The question is, did it work then? Does it work now?

Read the rest over at TerribleMinds…

Reblog: Writing Set-Up For the Big Reveal — Beem Weeks

Today I wanted to point you to a quick read about setting up a story with a big reveal at the end. I appreciate that this advice is just as applicable for writers like me, who like to outline, as to those who prefer exploratory writing.

Some writers swear by the outline. Other writers, those seat-of-the-pants types, have little time for such nonsense. The desire to get that story from head to page is much too urgent. I’m not going to rehash that old outline-versus-pantser argument. Writers will choose the one that works best for the individual and run with it.

What I’d like to share today is the set-up. This is where an outline really comes in handy, though it certainly isn’t necessary. Most writers know what the set-up entails. It’s those breadcrumbs sprinkled throughout the story that leads to the big reveal at the end.

Read the rest over at Story Empire…

Reblog: The Memex Method — Cory Doctorow

Cory Doctorow is an opinionated activist, technologist, futurist, and insanely prolific writer of novels and short stories, essays, speeches and Twitter threads. He’s also been blogging for more than two decades. To say that he gets a lot done would be a gross understatement.

Interestingly, Doctorow suggests that blogging hasn’t taken away time from his other projects. He believes that the blog is just a commonplace book (or better yet, a memex) that’s made available to the public, giving the writer a natural incentive to be a little more organized. It’s a tool for kicking around thoughts and opinions, assembling and tending to them until they’re ready to become a story, an essay, a book. It’s an idea generator.

Like those family trip-logs, a web-log serves as more than an aide-memoire, a record that can be consulted at a later date. The very act of recording your actions and impressions is itself powerfully mnemonic, fixing the moment more durably in your memory so that it’s easier to recall in future, even if you never consult your notes.

The genius of the blog was not in the note-taking, it was in the publishing. The act of making your log-file public requires a rigor that keeping personal notes does not. Writing for a notional audience — particularly an audience of strangers — demands a comprehensive account that I rarely muster when I’m taking notes for myself. I am much better at kidding myself my ability to interpret my notes at a later date than I am at convincing myself that anyone else will be able to make heads or tails of them.

Writing for an audience keeps me honest.

Read the rest over at Cory Doctorow’s Medium page…

Reblog: 13 Things That Might Be Holding You Back as a Writer — Edie Melson

(I found this post thanks to Chris, the Story-Reading Ape, who re-posts a ton of interesting writing-related things from around the web.)

If you’re still looking for a New Year’s resolution, this might give you some ideas. Writers aren’t all the same, but it’s worth taking a look at this list. Chances are pretty good you’ll find something you should work on. For example, I don’t read as much as I should, and I’ve been meaning to join a writing group for about five years now.

Check out the list over at The Write Conversation, With Edie Melson…

Reblog: How to Study the Craft of Writing — Priscilla Bettis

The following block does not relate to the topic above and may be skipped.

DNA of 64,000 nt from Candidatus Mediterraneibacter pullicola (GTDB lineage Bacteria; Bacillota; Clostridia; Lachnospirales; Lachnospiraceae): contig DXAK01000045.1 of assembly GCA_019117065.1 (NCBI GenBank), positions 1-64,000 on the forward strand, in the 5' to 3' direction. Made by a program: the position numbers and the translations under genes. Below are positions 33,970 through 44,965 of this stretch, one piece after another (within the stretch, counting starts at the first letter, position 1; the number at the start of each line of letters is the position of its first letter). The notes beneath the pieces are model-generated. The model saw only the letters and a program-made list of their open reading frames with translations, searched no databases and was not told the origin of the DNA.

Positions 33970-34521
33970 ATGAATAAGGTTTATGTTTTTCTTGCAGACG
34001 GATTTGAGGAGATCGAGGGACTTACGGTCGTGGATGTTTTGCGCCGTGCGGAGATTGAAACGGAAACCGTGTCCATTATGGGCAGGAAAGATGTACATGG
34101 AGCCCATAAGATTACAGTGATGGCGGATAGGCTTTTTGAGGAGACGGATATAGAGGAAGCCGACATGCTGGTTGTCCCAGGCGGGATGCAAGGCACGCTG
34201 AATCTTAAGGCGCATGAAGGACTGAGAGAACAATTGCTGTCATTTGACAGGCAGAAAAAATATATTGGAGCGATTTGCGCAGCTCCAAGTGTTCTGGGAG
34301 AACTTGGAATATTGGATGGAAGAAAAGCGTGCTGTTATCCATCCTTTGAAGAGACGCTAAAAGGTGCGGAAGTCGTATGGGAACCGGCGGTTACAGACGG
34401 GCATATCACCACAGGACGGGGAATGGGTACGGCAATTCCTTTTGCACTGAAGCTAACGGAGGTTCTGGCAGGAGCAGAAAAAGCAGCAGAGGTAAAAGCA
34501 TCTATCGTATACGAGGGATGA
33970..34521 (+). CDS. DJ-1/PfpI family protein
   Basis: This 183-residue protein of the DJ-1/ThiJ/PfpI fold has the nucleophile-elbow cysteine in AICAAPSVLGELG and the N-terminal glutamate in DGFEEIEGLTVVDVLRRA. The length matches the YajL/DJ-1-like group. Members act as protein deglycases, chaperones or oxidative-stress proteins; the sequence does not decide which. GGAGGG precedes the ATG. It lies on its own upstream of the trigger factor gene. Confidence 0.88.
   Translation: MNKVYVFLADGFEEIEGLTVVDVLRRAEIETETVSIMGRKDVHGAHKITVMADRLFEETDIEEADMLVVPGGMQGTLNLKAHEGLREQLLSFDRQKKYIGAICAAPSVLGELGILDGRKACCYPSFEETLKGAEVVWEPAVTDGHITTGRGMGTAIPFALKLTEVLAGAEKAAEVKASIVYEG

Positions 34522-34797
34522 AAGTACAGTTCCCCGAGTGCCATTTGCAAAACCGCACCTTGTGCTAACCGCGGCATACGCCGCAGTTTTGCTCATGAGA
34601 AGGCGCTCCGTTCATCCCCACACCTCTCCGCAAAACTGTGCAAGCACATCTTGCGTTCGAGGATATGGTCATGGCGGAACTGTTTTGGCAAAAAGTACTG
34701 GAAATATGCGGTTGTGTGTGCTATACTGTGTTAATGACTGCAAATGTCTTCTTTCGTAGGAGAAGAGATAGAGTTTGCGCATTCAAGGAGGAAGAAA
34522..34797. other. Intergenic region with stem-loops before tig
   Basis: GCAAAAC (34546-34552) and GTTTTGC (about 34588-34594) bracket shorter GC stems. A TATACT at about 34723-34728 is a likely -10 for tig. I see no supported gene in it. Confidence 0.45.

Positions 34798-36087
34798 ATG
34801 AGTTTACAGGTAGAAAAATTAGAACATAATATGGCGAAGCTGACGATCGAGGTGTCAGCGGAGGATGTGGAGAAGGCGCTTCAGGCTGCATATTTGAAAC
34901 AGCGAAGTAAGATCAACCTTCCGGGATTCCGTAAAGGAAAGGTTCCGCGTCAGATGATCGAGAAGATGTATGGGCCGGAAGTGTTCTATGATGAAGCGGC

As I’ve mentioned before, I read a lot of books about writing and the craft of storytelling. Along with regular reading and writing, I think this is one of the keys to improving as an author.

I find I can usually take at least a few good things from any of these “how-to” guides, and I synthesize all of it into my own mish-mash of writing process. However, I’ve always done this very informally, mostly just reading, absorbing, and seeing what sticks.

Bettis suggests a much more rigorous form of study, and encourages us to take notes. Notes let us come back later and get the executive summary of what we read, but perhaps more importantly, they allow us to better retain all those juicy tidbits of advice.

As I’m reading a book or article or even listening to a YT lecture, I jot down key ideas in the left hand column, and then (this is the important part) in the bigger area I immediately apply each concept to a work in progress. If you zoom in on my notes, you might see items about a character named Wang and how I could develop an emotional core for Wang’s story.

I also make little boxes with published examples. In these notes, the published examples are from Moby Dick.

When I’ve filled up the note-taking area down to the bottom section, I stop and get out my yellow pen to highlight the main points of what I just studied. Then (this is another important part), without looking back at the notes so I’m not just copying, I summarize what I’ve learned in my own words at the bottom of the page.

She even includes an example page from her own notes, links to the note-taking method that she adapted, and an article explaining why note-taking can provoke deeper learning.

Check out the full article over at Priscilla Bettis, Author…

Reblog: Crutch Words – the Word Police — D. Wallace Peach

Today’s reblog is a helpful reminder of some words that can feel good when you’re in the process of writing, but don’t pull their weight. I know I have my own list of personal “favorites” that I search down and excise from early drafts.

Crutch words are words that add nothing to the meaning of a sentence. They’re hollow words that we automatically insert and frequently don’t notice. We want our writing to be tight and sharp. Too many crutch words will slow down the pace and dull the impact.

An interesting thing about crutch words is that we often have favorites. You may never use some words from the list below and use others more than you want to admit!

Read the rest over at Myths of the Mirror…